Wong, C., Odom, S. L., Hume, K. A., Cox, C. W., Fettig, A., Kurcharczyk…Schultz, T. R. (2015). Evidence-based practices for children, youth, and young adults with autism spectrum disorder: A comprehensive review. Journal of Autism and Developmental Disorders, 45, 1951-66. doi: 10.1007/s10803-014-2351-z
Lee A. Wilkinson, PhD, is a nationally certified and licensed school psychologist, chartered psychologist, and certified cognitive-behavioral therapist. He is author of the award-winning books, A Best Practice Guide to Assessment and Intervention for Autism and Asperger Syndrome in Schools and Overcoming Anxiety and Depression on the Autism Spectrum: A Self-Help Guide Using CBT. He is also editor of a best-selling text in the APA School Psychology Book Series, Autism Spectrum Disorder in Children and Adolescents: Evidence-Based Assessment and Intervention in Schools. His latest book is A Best Practice Guide to Assessment and Intervention for Autism Spectrum Disorder in Schools (2nd Edition).

Monday, July 6, 2020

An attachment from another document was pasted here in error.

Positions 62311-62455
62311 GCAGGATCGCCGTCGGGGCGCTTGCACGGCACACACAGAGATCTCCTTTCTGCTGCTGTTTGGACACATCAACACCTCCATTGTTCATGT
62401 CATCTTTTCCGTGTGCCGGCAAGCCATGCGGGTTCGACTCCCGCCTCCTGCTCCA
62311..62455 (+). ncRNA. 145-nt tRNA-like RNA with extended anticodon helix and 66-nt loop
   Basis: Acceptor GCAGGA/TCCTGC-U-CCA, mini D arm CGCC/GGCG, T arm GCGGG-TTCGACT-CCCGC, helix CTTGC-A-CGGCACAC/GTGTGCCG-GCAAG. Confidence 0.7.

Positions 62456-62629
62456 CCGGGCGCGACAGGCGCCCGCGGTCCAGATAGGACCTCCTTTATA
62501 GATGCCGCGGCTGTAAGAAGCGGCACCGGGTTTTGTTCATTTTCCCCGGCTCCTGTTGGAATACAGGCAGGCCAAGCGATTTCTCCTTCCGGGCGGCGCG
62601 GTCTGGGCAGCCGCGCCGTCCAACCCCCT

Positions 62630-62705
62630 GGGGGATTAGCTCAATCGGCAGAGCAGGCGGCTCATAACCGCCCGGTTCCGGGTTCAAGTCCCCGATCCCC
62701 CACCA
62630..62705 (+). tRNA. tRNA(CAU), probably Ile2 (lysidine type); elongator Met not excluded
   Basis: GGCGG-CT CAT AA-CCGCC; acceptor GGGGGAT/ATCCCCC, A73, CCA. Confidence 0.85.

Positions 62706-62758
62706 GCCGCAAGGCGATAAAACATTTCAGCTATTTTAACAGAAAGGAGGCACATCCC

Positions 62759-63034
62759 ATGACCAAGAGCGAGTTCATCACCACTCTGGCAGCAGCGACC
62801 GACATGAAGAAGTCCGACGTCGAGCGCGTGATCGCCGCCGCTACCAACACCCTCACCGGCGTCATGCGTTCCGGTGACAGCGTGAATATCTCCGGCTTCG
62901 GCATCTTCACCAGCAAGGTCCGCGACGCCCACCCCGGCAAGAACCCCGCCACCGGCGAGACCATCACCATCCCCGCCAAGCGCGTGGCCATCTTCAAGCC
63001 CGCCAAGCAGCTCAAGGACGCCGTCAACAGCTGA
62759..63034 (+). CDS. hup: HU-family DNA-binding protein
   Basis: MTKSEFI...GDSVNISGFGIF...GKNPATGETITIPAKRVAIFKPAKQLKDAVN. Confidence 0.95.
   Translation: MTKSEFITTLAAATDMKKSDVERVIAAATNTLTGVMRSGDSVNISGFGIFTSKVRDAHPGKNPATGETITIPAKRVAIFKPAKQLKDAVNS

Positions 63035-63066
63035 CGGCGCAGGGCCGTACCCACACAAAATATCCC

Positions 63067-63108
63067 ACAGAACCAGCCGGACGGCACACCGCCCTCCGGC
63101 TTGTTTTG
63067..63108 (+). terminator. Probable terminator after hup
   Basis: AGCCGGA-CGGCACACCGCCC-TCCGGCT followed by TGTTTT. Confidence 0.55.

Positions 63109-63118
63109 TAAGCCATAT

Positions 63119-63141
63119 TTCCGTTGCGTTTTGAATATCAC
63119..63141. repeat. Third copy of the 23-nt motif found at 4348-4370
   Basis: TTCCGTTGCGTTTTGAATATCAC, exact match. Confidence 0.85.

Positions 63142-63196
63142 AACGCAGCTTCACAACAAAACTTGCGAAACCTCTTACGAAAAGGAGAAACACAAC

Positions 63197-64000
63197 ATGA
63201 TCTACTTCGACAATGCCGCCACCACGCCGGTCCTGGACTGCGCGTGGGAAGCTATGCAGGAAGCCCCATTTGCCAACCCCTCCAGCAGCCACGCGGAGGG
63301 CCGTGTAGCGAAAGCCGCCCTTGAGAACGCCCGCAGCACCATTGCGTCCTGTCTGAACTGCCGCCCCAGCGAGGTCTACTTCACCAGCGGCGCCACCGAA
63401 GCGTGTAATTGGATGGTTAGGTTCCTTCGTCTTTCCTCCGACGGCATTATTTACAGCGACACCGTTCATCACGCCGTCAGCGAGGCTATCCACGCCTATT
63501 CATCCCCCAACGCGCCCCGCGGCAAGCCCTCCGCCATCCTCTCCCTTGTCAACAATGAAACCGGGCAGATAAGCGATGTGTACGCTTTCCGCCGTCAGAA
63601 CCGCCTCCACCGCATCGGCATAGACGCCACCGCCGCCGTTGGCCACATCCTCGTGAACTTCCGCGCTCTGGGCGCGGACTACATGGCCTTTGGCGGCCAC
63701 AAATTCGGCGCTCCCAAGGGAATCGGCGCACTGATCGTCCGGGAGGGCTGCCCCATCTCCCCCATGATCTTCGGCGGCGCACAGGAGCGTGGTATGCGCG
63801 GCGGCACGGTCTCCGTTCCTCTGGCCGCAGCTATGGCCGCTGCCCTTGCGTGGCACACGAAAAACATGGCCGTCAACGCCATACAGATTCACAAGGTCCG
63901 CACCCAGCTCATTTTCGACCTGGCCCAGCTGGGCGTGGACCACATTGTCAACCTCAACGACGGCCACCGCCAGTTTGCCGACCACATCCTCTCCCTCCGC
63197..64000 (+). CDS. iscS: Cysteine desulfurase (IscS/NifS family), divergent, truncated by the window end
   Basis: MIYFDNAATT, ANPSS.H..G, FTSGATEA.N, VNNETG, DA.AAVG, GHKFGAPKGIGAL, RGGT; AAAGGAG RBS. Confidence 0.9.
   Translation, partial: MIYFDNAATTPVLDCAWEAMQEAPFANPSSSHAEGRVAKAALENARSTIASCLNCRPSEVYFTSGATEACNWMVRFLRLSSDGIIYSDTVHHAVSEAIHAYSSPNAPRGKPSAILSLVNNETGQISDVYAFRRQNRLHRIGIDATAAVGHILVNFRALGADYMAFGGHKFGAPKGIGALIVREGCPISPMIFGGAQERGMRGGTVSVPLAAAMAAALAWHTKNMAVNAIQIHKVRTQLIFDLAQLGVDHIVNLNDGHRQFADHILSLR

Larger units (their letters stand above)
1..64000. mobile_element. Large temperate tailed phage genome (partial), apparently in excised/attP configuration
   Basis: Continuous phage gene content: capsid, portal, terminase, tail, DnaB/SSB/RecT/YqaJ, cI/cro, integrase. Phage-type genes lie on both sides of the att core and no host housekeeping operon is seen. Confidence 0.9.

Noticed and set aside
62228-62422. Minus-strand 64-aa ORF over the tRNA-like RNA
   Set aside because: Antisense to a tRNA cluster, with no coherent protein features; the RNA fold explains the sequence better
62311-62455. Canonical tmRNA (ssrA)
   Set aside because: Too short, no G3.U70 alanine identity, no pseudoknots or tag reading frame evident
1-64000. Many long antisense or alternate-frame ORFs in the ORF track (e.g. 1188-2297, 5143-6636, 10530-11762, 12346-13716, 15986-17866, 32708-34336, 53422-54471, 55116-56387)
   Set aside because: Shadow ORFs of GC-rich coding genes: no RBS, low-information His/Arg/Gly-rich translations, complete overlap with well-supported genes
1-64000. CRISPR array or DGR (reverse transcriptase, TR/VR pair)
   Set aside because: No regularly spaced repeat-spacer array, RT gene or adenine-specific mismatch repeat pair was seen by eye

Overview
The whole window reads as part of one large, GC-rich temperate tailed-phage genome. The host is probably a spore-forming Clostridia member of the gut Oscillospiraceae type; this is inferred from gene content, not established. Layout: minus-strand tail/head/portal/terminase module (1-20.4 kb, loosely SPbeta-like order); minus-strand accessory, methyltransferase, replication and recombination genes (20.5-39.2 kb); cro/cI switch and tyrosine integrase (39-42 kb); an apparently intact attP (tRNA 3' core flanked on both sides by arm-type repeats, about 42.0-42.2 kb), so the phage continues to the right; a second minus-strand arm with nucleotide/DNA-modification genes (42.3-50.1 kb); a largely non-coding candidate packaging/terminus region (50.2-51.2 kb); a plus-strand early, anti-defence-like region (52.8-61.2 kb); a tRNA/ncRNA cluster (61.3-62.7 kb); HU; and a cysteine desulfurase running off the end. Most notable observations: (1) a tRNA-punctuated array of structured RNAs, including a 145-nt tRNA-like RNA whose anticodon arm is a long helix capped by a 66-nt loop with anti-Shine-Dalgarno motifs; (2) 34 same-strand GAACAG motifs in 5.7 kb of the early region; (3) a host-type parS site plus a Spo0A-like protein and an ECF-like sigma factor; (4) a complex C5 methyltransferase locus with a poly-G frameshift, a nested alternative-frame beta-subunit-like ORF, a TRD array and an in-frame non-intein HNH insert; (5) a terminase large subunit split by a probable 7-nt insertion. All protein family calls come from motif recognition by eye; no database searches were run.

Legal and Appropriate Educational Programs for Students with Autism


Individuals with Disabilities Education Act (IDEA)

Since Congress added autism as a disability category to the Individuals with Disabilities Education Act (IDEA), the number of students receiving special education services in this category has increased over 900 percent nationally. The number of students receiving assistance under the special education category of autism over the past decade has increased from 1.5 percent to 9 percent of all identified disabilities. Autism now ranks fourth among all IDEA disability categories for students age 6-21. It’s critically important that parents and educators understand the provisions for providing legally and educationally appropriate programs and services for students identified with autism.